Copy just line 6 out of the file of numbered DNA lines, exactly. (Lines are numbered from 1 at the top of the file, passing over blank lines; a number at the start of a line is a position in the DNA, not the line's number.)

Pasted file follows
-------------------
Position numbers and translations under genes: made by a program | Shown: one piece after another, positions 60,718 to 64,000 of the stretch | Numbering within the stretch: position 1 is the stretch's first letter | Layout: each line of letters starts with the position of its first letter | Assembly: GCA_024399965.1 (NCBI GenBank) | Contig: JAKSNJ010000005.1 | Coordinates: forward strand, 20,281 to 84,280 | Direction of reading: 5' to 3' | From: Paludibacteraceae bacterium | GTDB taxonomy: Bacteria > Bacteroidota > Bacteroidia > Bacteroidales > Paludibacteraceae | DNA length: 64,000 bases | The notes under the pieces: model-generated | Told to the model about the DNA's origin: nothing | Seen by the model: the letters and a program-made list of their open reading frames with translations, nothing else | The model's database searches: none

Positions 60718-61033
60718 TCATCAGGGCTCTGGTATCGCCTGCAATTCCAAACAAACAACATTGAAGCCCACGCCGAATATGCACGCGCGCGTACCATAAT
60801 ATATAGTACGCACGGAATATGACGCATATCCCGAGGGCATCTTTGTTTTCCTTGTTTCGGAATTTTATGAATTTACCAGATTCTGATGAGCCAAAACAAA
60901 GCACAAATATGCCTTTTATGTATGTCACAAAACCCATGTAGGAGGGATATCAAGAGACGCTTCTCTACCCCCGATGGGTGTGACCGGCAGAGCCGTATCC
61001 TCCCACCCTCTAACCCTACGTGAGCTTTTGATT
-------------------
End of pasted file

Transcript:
61001 TCCCACCCTCTAACCCTACGTGAGCTTTTGATT